At the time, the Ferguson police chief announced that they could not openly carry weapons during a state of emergency. Members of the group were also accused of posing as security guards without a license.

Later that year, Oath Keepers participated in the Bundy Ranch standoff in Nevada, where many armed members of the group confronted law enforcement, including Richard Lee Cook, who was arrested by FBI agents. He was later indicted on felony charges of possession of a firearm.

In July of 2015, the association launched “Operation Protect the Protectors,” a call-to-action to stand guard outside various military recruitment centers around the nation with the intention of protecting unarmed military recruiters in the wake of attacks on Tennessee military facilities by Mohammad Abdulazeez.

As previously mentioned, many of their members have been linked with the Capitol riots in January.

According to a grand jury indictment from the District of Columbia charging some of the members, Oath Keepers were among a large crowd that stormed the Capitol building.

“Crowd members eventually forced their way through, up, and over Capitol Police barricades and advanced to the building's exterior façade. Capitol Police officers attempted to maintain order and stop the crowd from entering the Capitol building, to which the doors and windows were locked or otherwise secured,” the document reads.

“Nonetheless, shortly after 2:00 p.m., crowd members forced entry into the Capitol building by breaking windows, ramming open doors, and assaulting Capitol Police officers.”

Now, Thomas E. Caldwell, Jessica M. Watkins and Donovan Crowl, all members of the organizations, are among the 400 or so people charged with entering the Capitol illegally and assaulting police officers.

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Are the Oath Keepers alt-right white supremicists?

Some say yes. The Oath Keepers say no.

"I mean right out of the gate, before we had really even done anything, they tried to associate us with racists," Rhodes said in a 2011 interview. "I'm a quarter Mexican. I'm part Apache Indian. I'm hardly a poster child for white supremacy. I'd probably be killed if this country were run by white supremacists."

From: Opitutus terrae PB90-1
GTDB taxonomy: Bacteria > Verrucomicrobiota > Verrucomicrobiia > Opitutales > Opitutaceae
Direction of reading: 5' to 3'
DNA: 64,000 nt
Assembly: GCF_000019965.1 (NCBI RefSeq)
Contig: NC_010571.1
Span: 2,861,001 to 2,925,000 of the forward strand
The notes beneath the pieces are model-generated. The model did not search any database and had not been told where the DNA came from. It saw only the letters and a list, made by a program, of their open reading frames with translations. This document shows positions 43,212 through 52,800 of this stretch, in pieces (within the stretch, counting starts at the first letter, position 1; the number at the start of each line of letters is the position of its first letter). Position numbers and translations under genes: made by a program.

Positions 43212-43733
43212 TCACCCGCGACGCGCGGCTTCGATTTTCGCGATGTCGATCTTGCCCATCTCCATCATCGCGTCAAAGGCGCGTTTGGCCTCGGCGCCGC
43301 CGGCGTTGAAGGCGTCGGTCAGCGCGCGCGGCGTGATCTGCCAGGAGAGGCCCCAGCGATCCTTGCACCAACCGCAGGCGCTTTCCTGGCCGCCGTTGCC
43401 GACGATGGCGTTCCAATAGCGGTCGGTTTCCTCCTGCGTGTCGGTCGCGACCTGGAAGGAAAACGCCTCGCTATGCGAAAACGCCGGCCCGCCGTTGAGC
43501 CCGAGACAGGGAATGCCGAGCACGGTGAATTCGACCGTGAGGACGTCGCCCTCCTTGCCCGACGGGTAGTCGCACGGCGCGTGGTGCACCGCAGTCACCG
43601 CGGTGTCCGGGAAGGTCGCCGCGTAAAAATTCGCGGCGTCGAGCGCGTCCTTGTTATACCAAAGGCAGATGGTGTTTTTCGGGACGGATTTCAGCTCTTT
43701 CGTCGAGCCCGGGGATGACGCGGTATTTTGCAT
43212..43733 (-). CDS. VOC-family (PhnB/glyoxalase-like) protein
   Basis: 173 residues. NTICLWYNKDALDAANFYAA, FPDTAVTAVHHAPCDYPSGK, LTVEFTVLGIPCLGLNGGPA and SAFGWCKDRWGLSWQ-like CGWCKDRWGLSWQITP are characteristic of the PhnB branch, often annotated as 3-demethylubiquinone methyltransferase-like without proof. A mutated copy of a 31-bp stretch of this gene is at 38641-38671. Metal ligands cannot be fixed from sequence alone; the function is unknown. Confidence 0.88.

Asked if he is part-Jewish, Rhodes responded, "No, I'm not Jewish. But that's funny too. Because we don't tolerate anti-Semitism, there are some neo-Nazis who are certain that must mean I'm Jewish. You know, clowns to the left of me, jokers to the right."

What’s next for the Oath Keepers?

As President Biden worries about vaccine rollouts and mass shootings, the Department of Justice and federal prosecutors are focused on closing cases against the people who stormed the Capitol during the riots in January, some of which include Oath Keeper members.

Investigators are also looking into adding sedition to the list of charges they face. This is a serious charge defined as inciting people to rebel against the authority of a state, among other crimes.

Federal prosecutors say that the group “trained in paramilitary combat tactics in advance of the Jan. 6 operation.”

This could provide evidence of premeditated coordination, which may have the most severe consequences of them all.

It’s appears the organization has been growing in number and influence since their formation.

Even with a few members here and there charged and indicted by the government, there seems to be no end to their engagement in US politics in sight.

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Tomás Diniz Santos is a writer living in Orlando, Florida. He covers news, entertainment, and pop-culture topics.